Judge denies Dems’ request on poll watchers
FAIRFAX, Va. (AP) — A judge late Friday rejected a request from Fairfax County Democrats seeking an injunction that would have protected the right of their poll watchers to speak to voters.
Fairfax County Circuit Court Judge Dennis Smith rejected the request following a six-hour hearing in which two county election officers testified that the policies that were of concern to Democrats simply do not exist.
The county’s Democratic committee filed the lawsuit filed Wednesday, saying new policies implemented by the county’s Republican registrar bar Democratic and Republican poll watchers from addressing voters or walking through the voting area to witness the casting of provisional ballots.
Democrats said they need such access to ensure eligible voters can cast their ballots and are not unnecessarily forced to cast provisional ballots or, even worse, give up and decide not to vote at all. The Democrats’ lawyer, John Farrell, said 75 percent of provisional ballots are ultimately disallowed.
Republicans intervened in the lawsuit on the side of the county, saying they believe the poll watchers’ role is to be passive observers and they should not interject themselves into decisions about voters’ eligibility.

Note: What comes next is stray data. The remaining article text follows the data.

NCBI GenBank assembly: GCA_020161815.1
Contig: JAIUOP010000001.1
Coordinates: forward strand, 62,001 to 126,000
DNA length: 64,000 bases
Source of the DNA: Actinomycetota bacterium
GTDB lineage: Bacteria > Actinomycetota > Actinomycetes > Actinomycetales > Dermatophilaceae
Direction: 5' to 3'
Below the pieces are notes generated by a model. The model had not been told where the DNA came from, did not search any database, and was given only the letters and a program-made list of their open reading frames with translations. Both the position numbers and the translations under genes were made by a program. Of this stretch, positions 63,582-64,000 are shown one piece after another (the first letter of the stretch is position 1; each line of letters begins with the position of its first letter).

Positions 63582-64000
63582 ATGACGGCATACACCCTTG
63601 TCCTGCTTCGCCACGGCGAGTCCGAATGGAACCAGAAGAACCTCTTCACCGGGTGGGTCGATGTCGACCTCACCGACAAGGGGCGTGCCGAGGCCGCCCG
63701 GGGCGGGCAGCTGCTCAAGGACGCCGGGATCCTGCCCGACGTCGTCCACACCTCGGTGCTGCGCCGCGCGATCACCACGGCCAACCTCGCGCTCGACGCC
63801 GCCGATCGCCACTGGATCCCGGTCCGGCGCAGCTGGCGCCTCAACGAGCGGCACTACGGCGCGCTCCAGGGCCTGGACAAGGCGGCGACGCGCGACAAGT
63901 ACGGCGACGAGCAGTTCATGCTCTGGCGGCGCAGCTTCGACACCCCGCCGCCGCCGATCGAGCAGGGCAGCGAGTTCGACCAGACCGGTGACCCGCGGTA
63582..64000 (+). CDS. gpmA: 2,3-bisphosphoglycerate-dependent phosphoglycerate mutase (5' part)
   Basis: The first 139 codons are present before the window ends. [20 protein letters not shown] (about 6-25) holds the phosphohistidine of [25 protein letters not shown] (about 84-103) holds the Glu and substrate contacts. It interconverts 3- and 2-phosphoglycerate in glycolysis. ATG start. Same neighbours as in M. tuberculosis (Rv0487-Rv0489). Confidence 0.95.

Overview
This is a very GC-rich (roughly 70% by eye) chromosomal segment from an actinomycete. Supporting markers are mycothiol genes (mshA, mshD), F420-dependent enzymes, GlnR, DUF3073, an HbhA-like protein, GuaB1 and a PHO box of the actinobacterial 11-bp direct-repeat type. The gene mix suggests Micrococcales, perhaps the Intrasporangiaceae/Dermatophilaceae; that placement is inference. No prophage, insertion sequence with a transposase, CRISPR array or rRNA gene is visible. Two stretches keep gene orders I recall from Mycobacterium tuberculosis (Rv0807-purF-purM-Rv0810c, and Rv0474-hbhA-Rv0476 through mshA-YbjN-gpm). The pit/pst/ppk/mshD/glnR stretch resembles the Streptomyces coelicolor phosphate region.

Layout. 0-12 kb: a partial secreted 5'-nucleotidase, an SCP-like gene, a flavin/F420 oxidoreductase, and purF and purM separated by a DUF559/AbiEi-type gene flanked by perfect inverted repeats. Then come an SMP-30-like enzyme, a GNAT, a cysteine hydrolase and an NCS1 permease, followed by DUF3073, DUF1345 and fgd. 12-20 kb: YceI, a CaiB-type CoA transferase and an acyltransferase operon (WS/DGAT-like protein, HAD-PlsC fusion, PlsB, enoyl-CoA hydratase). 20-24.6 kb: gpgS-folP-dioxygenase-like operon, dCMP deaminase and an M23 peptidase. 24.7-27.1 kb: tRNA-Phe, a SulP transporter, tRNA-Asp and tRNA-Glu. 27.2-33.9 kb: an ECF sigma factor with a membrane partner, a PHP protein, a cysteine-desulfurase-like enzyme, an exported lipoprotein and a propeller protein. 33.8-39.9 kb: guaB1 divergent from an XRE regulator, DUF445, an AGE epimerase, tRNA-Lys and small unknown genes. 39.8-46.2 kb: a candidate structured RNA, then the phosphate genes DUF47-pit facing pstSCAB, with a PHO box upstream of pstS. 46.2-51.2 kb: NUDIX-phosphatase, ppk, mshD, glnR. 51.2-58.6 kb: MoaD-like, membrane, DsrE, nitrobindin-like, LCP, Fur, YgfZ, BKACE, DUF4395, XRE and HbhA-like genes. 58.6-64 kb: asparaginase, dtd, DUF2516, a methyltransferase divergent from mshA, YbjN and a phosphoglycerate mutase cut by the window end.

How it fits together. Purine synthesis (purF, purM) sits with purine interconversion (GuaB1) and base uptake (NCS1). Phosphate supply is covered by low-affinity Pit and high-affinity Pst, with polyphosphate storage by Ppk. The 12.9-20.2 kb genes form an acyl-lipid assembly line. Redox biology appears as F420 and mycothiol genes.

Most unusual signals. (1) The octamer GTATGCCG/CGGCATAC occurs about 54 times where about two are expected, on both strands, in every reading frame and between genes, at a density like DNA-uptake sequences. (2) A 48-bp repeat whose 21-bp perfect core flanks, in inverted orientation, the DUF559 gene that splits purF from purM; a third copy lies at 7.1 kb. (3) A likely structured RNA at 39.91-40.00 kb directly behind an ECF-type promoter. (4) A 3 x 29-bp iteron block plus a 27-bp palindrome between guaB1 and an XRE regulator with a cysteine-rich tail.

The stakes are magnified in Fairfax County, which has more than 1 million residents and is by far the largest jurisdiction in Virginia, a presidential battleground state.
Farrell estimated that in Fairfax County alone, anywhere from 4,700 to 9,500 disputes about voter eligibility may come up at the county’s 237 precincts on Election Day.
Two Democratic witnesses testified that they attended training sessions for election judges in which attendees were told to prohibit interaction of any kinds between voters and poll watchers. But two election officers, including Registrar Cameron Quinn, testified that no such policy has been implemented.
Smith said the election officers’ testimony persuaded him that an injunction is not warranted. But he warned that precinct judges cannot arbitrarily restrict poll watchers’ rights, and said he is ready to intervene on Election Day if necessary.
Even though he lost the request for an injunction, Farrell said he considered the suit a victory because both state and county elections officials testified under oath that no policy has been put in place to restrict poll watchers’ interactions with voters.
Brian Schoeneman, the Republicans’ lawyer, said he is also pleased with Smith’s ruling.
-By Matthew Barakat
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